Now retrace your steps to the main A 701, turning right when you reach it. As soon as you are across the Biggar Water turn right on to a minor road, and follow round the North side of the Hartree Hills to reach Biggar.

From Biggar take the minor road to Wolfclyde, there joining the A72 for a mile before branching off through Symington. Turn left when you reach the A73, and follow this until it reaches the A702 which takes you into Abington.

Now retrace your steps to the main A 701, turning right when you reach it. As soon as you are across the Biggar Water turn right on to a minor road, and follow round the North side of the Hartree Hills to reach Biggar.

From Biggar take the minor road to Wolfclyde, there joining the A72 for a mile before branching off through Symington. Turn left when you reach the A73, and follow this until it reaches the A702 which takes you into Abington.

By Foot

When at Rosslyn chapel, leave time for a walk in Roslin Glen.

A further option is to cross the river and follow the walking/cycle path all the way to Penicuik.

At Drumelzier, there is a footpath beside the Drumelzier burn, where Merlin is reputed to have met his triple death.

By Public Transport

There are bus services to Roslin, Penicuik, Rommano Bridge, Broughton, Biggar and Abington.

There are railway stations in Edinburgh. The nearest stations to Abington are Carstairs and Lockerbie.

Public transport information can be found on the Traveline website.

Travelling south from Edinburgh you enter the borderlands of British Celtic Christianity, which gave birth to Ninian. Influenced by Rome and the eastern Mediterranean Church, missionary Saints such as Ninian, Kentigern or Mungo, and later Cuthbert, bridged cultures to root the new faith in traditional soil.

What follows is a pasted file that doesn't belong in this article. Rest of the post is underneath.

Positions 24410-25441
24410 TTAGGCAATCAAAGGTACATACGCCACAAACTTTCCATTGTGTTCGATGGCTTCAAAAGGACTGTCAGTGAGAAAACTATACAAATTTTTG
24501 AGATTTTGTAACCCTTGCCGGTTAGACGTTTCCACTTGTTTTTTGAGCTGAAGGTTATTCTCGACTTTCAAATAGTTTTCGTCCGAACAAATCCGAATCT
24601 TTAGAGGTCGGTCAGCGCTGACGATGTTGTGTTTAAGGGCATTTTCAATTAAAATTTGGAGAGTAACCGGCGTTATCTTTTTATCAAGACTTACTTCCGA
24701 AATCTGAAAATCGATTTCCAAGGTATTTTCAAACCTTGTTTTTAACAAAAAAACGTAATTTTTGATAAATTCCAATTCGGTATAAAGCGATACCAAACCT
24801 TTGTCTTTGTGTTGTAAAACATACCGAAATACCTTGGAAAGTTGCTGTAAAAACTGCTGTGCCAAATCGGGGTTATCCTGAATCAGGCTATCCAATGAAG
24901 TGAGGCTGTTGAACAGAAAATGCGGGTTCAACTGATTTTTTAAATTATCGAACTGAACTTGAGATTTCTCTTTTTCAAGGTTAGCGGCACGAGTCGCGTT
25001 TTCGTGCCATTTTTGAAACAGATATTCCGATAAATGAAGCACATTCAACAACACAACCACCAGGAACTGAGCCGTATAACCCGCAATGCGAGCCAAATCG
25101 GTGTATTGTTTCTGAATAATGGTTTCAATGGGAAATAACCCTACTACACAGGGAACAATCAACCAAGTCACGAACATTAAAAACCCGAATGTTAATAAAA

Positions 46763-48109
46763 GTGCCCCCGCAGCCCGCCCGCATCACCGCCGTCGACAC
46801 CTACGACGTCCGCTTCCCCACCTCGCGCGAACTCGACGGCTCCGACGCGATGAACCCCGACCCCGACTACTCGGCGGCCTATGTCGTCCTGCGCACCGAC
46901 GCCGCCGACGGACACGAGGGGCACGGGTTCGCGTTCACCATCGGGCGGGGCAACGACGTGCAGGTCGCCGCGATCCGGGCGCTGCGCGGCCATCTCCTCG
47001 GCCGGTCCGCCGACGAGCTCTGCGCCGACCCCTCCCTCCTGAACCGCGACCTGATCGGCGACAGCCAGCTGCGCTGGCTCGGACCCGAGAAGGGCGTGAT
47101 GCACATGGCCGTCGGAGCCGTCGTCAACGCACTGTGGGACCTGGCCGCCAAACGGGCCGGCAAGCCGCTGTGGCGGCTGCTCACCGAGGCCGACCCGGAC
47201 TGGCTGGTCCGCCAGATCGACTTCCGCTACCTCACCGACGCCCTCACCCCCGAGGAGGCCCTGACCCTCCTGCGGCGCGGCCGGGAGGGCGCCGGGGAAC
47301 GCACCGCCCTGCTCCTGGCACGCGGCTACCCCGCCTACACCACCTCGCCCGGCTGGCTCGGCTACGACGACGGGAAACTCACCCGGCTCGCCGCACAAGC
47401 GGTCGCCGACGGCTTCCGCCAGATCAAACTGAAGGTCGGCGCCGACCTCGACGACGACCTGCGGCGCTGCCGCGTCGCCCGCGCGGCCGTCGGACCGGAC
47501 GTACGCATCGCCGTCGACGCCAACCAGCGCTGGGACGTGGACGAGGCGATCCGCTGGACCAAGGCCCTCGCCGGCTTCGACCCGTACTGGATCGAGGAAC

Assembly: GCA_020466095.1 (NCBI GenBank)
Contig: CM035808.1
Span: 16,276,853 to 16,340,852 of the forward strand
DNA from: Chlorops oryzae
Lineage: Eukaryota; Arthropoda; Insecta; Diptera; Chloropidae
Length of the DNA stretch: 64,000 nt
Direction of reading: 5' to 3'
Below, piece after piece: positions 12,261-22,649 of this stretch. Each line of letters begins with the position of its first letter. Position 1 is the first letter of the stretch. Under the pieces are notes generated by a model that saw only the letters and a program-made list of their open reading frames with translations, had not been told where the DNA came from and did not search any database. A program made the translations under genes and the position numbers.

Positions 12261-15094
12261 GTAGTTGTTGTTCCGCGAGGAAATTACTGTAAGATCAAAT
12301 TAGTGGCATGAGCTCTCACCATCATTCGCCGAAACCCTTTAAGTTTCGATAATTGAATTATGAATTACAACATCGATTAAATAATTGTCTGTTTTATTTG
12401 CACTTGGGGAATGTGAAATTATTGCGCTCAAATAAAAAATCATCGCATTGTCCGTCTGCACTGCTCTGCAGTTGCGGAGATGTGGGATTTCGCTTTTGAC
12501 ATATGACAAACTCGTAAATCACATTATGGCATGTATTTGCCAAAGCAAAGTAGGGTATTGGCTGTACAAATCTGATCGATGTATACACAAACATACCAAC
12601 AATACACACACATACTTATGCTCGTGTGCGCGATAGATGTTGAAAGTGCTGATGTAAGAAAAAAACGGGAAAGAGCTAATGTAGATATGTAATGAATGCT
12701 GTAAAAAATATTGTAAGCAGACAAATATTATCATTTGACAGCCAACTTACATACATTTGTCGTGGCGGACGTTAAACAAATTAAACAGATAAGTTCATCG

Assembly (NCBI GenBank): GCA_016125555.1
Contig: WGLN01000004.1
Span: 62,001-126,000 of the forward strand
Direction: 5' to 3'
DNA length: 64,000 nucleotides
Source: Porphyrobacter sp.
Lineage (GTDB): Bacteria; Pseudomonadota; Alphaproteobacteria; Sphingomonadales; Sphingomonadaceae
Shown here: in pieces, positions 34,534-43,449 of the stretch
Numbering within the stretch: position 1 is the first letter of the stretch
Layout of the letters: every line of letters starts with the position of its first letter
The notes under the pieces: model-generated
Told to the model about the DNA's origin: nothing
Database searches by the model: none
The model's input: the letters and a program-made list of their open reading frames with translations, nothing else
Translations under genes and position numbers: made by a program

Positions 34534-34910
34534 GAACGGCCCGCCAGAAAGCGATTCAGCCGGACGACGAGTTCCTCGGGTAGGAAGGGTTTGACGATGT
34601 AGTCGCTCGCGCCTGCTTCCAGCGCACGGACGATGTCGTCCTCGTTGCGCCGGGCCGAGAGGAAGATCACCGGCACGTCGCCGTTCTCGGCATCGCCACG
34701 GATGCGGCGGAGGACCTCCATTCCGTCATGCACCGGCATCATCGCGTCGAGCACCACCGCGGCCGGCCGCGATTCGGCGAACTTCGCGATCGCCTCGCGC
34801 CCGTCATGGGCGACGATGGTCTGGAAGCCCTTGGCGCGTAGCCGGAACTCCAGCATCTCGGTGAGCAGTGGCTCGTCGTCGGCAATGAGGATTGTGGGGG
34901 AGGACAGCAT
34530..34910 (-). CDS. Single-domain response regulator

A first diversion takes you to Rosslyn Chapel where European Christianity meets Celtic traditions in a cornucupia of sacred legend, inspired ny medcieval tradition not Dan Brown’s entertaining The Da Vinci Code. In Penicuik the ancient church dedication is to St Mungo or Kentigern, while its site by the Esk, is a clue to the origin of the Town’s name- ‘Hill of the Cuckoos’. Continuing south you enter the Lyne and then the Tweed valley, where at Stobo Kirk with its ancient chapel you touch the same world of early faith. Here also the legends of Arthur took root and further up the valley at Drumelzier, Merlin was reputedly baptised by Mungo, before undergoing a threefold mystical death experience. A stone and ‘burial’ mound mark the traditional sites by the river.

Turning back out of the Tweed valley you come to Broughton with its ancient church of St Llolan on the hillside at the northern end of the village, before crossing to Biggar and then south by Lamington into the Clyde Valley. Here you intersect again with St Mungo’s missionary way, and its pilgrim station by the Clyde at the ruined chapel of St Constantine, a British Celtic King to whom the great monastery at Govan was dedicated. A later King Constantine was slain by the Vikings at Fife Ness, adding to the holiness of his name and lineage.

Following the rivers
Traversing the valleys
Walking ancient paths,
Kentigern our guide,
Ninian our destination,
Glimmer of hidden light
On sacred ground.
May peace be in our steps
Meditation in our rest
As all creation
Breathes the mystery.